How the Vikings Nearly Stole Packers DE Aaron Kampman
The way the NFL conducts free agency is straightforward. Once a player’s contract is up, he’s eligible to sign with the team of his choice.
There’s only a small loophole where a player’s former team can choose to match a contract the free agent signed with another team, forcing the player’s hand.
Packers fans experienced the highs and lows of this loophole last week when Green Bay signed Bears cornerback Kyle Fuller to a four-year deal. Hours later, Chicago matched the contract and Fuller remained with the Bears.
Nearly thirteen years ago, the Packers found themselves on the other end – watching division rival Minnesota try to steal away defensive lineman Aaron Kampman.
The Vikings tried to sign the entire Packers defense in 2005
Before the offseason began, Green Bay removed Mike Sherman from his post as general manager and hired Ted Thompson from the Seattle Seahawks front office.
Thompson had his work cut out for him that offseason, as the Packers were already over the 2005 salary cap before adding a single free agent or rookie through the draft.
Add in 35-year-old quarterback Brett Favre was beginning an annual tradition of contemplating retirement and an embarrassing playoff loss to the Vikings at Lambeau Field to end the 2004 season, too.
Thompson not only declined to re-sign either of the team’s star offensive guards, but also released star safety Darren Sharper. Sharper promptly signed with the Vikings.
Minnesota wasn’t quite done adding Packers defenders, though. Days after signing Sharper, the Vikings inked restricted free agent and Green Bay defensive lineman Aaron Kampman to a one-year, $1.2 million deal.
The Packers had seven days to either match the terms of the contract and keep Kampman or receive a fifth-round draft pick from the Vikings for the lineman.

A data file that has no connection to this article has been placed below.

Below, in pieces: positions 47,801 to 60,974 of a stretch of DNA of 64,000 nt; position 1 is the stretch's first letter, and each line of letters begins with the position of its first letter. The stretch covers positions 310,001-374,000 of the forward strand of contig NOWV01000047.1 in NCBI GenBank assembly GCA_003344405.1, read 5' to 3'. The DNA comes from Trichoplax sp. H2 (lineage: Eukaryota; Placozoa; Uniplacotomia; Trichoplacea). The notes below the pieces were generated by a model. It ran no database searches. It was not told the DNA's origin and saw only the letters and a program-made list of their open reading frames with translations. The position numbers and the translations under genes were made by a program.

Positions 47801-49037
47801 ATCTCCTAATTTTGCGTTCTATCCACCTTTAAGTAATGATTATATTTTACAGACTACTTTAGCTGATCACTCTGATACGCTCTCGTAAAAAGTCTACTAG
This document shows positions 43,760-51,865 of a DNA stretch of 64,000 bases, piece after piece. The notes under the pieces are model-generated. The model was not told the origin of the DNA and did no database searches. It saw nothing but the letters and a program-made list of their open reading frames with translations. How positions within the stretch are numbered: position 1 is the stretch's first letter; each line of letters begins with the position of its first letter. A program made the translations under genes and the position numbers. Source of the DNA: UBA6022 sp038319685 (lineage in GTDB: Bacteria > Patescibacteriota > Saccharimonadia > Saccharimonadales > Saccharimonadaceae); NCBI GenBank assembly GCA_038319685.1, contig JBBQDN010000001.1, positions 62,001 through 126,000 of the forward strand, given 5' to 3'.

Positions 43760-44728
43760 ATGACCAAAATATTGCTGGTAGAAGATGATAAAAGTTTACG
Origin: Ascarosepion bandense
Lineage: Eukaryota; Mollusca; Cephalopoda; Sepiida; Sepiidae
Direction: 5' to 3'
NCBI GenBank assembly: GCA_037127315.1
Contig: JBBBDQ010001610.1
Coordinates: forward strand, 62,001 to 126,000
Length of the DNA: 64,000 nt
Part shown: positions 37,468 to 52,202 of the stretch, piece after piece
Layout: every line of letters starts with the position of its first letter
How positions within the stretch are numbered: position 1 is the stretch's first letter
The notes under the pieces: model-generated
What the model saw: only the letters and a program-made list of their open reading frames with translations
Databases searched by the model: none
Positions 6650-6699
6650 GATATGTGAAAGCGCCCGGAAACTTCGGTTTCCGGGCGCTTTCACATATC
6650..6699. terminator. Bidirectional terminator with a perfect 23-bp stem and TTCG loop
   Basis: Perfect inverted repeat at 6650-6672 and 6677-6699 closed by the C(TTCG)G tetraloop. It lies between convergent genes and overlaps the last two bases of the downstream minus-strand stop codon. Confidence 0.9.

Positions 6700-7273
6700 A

How did the ascending Aaron Kampman fit into a new defensive scheme?
Looking back, it seems like it would have been a no-brainer for Thompson and the Packers to keep Aaron Kampman in the fold for the 2005 season. He started 32 of the 40 regular season games in his first three seasons and finished second on the team in sacks with 4.5 in 2004, and was certainly an ascending playmaker.
If the Vikings truly signed Kampman just to spite the Packers, they did a good job covering their tracks.
“When I went there for my visit, they told me how much they liked Kampman,” Sharper told Packers reporter Rob Demovsky. “When I came back, I told him how much they really liked him. It’s really interesting. And now they signed him. They like him a lot and he can help us a lot here.”
One factor in the Packers’ decision to keep Kampman was the team’s defensive scheme. While no longer the team’s general manager, Mike Sherman was still the head coach. He removed defensive coordinator Bob Slowik, replacing him with Jim Bates.
Bates brought with him a scheme that worked best with speed rushers on the edge, and speed was not Kampman’s top attribute. Some inside the organization considered Kampman as a rotational player or even a backup under Bates’ system.
If Green Bay felt Kampman was not going to be productive playing for Bates, why not let him go and receive a fifth-round pick in return?
Thompson and the Packers take all seven days to decide Kampman’s fate
Shortly after the news broke of Kampman’s offer sheet with the Vikings, Thompson made a statement. "Our plan now is to take some time, to study the offer sheet to determine what is in the best interest of the Green Bay Packers," the general manager said.
With no track record of how the team’s new general manager would respond, Kampman and his agent Neil Cornrich viewed the situation as a win-win. Either Kampman stayed in Green Bay and continued to play for a team and community he enjoyed, or he went to a team in Minnesota bent on adding talent at all costs.
"It is a very positive moment in Aaron’s career," Cornrich said. "It’s very rewarding. He considers himself in a win-win situation."
Ultimately, the Packers decided to keep Kampman. The two sides worked on a long-term contract, but were unable to come to an agreement. Hours before the Vikings offer became official, the Packers officially matched the offer and Kampman remained in Green Bay.
"He's been a good player here," Thompson said after the deadline passed. "He's a great kid. He's great in the locker room. He plays hard. He's the kind of person that you want around your organization."
Almost exactly a year later, Kampman signed a four-year, $21 million dollar contract with the Packers, a big upgrade over the $1.2 million dollar tender he’d received in the 2005 offseason.
In the four years he played in Green Bay after Minnesota’s offer, Kampman recorded more than 40 sacks and made the Pro Bowl twice, a tidy sum for a player once only thought to be worth a fifth-round pick.